What's new and how does it compare?

When Ricoh first launched the original K-1 in 2016 it was a huge deal – at last Pentax shooters had a full-frame digital camera to call their own. Now two years later, the K-1 II seeks to further refine the brand’s flagship full-frame offering. Glancing at a spec list, you might not notice much of a difference between these two cameras, but the K-1 II’s got a few tricks up its sleeve.

Key takeaways:

  • The camera has a new accelerator unit which acts as a pre-processor (sitting between the sensor and image processor); Ricoh says it increases the camera's signal-to-noise ratio, but it's actually just engaging noise reduction in Raw, which can't be turned off.
  • The 33-point AF system is unchanged, but AF tracking performance has been improved.
  • A new hand-held Pixel Shift mode stacks four photos into one, creating a super resolution file that can include more detail compared than a standalone file, but causes unwelcome artifacts.
  • Existing K-1 users can have their body upgraded for $550 in the US, $690 CAD in Canada, £450 in the UK and €500 in the rest of Europe. You must ship your camera to Ricoh before September 30th, 2018 to take advantage of this service.

Edited to taste in ACR.
ISO 100 | 1/320 sec | F2.8 | Pentax 24-70mm F2.8 at 58mm.

IQ and AF

The K-1 II's main addition is an 'accelerator unit,' a pre-processor that sits between the 36MP CMOS sensor and the PRIME IV image processor. Ricoh says that this pre-processor increases the signal-to-noise ratio, thus reducing overall noise. However our studio scene and independent analyses show that it is actually forcing noise reduction in Raw files, which can negatively impact the amount of detail captured as the ISO increases.

The camera's top ISO has also increased to 819,200 - a big jump from 209,400 on the original model, though you'd put hard pressed to get anything usable at that setting.

Other improvements come in the form of a tweaked AF Tracking algorithm that performs noticeably better than that of the K-1 - in our testing, the camera can actually track a subject with some success, unlike its predecessor.

Pixel Shift Resolution System II

A sample image shot using Dynamic Pixel Shift Resolution mode. Out of camera JPEG.
ISO 100 | 1/320 sec | F5.6 | Pentax Macro 50mm F2.8

Pentax's Pixel Shift suite has been updated in the K-1 II and now includes a hand-held mode called 'Dynamic Pixel Shift Resolution' - the standard tripod mode with and without motion correction are unchanged. As a refresher, these standard modes work by utilizing the IS system to shift the sensor four times in single-pixel increments.

This means that each of the original pixel positions gets sampled by a red, a blue and two green pixels. This removes the need to demosaic: you don’t have to interpolate data from the surrounding area to build up color information. The result is increased resolution, sharpness, better noise performance and the elimination of color aliasing artifacts.

The K-1 II's new hand-held pixel shift mode works differently: it relies on the photographer's natural shake or sway to shoot four slightly differently-framed images that are combined into one super resolution file. This process does not eliminate the CFA, and image quality improvements are far less noticeable than when using traditional pixel shift. It also results in some jagged artifacts. Read our detailed comparison of the two Pixel Shift modes.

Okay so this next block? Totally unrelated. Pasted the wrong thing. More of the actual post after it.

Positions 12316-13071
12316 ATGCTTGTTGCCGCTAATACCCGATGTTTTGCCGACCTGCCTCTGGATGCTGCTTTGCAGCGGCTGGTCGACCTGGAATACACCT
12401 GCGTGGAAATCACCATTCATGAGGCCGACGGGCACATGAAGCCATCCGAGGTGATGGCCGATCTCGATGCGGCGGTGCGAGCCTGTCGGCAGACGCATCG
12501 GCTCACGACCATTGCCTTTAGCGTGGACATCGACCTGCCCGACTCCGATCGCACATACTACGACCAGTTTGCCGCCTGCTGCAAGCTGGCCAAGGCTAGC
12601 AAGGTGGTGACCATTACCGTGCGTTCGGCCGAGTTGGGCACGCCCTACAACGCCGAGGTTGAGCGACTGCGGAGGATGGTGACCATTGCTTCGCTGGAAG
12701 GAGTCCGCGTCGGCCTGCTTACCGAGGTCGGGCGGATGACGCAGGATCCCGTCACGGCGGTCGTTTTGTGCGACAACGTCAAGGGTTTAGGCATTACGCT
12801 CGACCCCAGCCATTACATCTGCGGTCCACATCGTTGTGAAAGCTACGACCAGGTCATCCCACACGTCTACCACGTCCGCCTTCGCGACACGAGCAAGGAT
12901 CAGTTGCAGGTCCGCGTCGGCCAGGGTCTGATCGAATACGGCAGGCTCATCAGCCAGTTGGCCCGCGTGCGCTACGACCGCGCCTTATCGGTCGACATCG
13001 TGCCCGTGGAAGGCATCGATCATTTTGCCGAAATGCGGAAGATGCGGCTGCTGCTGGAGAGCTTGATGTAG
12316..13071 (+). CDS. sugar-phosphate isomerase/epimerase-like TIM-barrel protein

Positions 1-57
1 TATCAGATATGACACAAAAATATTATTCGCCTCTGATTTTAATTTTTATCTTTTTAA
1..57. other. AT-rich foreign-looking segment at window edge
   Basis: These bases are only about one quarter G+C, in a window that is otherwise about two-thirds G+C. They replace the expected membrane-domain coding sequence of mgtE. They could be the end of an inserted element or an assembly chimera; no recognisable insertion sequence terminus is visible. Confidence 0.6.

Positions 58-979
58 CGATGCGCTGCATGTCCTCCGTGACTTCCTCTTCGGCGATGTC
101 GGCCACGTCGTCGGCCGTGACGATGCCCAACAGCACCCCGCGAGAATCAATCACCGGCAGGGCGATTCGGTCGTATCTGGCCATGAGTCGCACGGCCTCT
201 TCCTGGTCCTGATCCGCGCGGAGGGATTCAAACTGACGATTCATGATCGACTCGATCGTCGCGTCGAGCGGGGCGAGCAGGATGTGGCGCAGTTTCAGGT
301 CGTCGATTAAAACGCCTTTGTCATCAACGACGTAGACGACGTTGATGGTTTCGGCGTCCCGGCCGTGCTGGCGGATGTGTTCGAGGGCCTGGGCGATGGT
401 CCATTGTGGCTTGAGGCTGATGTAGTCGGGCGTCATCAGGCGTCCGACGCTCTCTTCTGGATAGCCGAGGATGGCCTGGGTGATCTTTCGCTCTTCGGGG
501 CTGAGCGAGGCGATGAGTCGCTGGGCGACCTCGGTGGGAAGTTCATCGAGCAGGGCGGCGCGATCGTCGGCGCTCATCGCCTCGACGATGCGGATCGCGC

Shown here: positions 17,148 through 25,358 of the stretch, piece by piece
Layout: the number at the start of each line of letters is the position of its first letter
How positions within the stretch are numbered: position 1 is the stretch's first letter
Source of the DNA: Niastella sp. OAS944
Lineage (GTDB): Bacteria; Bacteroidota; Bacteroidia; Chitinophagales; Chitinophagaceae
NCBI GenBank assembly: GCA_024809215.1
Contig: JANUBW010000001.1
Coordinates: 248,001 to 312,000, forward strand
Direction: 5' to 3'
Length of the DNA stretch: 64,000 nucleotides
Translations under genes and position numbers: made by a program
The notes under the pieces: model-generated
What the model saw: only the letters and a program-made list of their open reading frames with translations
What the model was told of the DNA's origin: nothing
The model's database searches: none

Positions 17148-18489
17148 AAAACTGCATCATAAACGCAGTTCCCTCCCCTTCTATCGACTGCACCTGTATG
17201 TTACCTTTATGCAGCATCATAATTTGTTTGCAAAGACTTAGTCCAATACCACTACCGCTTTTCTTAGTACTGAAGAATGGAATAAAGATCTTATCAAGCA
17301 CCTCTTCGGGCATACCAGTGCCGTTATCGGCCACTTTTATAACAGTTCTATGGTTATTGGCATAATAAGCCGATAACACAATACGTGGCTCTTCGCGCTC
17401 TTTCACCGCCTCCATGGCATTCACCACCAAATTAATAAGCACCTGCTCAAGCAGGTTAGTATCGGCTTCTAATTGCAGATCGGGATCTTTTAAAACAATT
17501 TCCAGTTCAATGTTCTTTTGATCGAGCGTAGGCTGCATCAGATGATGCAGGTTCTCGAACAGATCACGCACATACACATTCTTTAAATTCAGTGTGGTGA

Instead of using this mode, we recommend sticking to traditional pixel shift or simply creating your own super resolution photo in post using four image files.

Upgrading from a K-1

If you are a K-1 owner feeling left out by what the K-1 II gains, Pentax is offering users the chance to have their body converted for a price. Here are the details about upgrading:

Between May 21st and September 30th (in North America), K-1 owners can ship their cameras to a Ricoh service center, where the logic board will be replaced with the one found in the Mark II. Pricing for the upgrade is set at $550 in the US and $690 CAD in Canada. The upgrade will be available for the same period in Europe at a cost of £450 in the UK and €500 across the rest of Europe.

Compared to full frame rivals

The K-1 II has a body-only MSRP of just under $2000, which puts it up against other full frame cameras including the Sony a7 III and Nikon D750. Below we've compared it to those two models as well as the pricier Nikon D850, our current benchmark for full frame high-resolution DSLR's.

Pentax K-1 II Sony a7 III Nikon D750 Nikon D850
MSRP (body only) $2000 $2000 $2300 $3300
Pixel Count 36MP 24MP 24MP 46MP
Stabilization In-body In-body

Lens only Lens only
Cont. shooting rate (fps) 4.4 10 6.5 7

Rear LCD resolution

1.037M dots
/ 640 x 480
0.92M dots
/ 640 x 480
1.23M dots
/ 640 x 480

2.36M dots
/ 1024×768


No Yes No Yes
Rear LCD articulation Articulating Tilt up/down Tilt up/down Tilt up/down
Viewfinder magn. 0.70x 0.78x 0.70x 0.75x
Viewfinder res (dots) N/A 2.36M N/A N/A
Highest video res 1080/30p UHD 4K/30p 1080/60p UHD 4K/30p
Max bitrate ~20 Mbps 100 Mbps ~24 Mbps ~144 Mbps
Mic / Headphn Yes / Yes Yes / Yes Yes / Yes Yes / Yes
Battery life (CIPA) 670 710/610 1230 1840
Weight (inc battery + card) 1010g 650g 740g 1005 g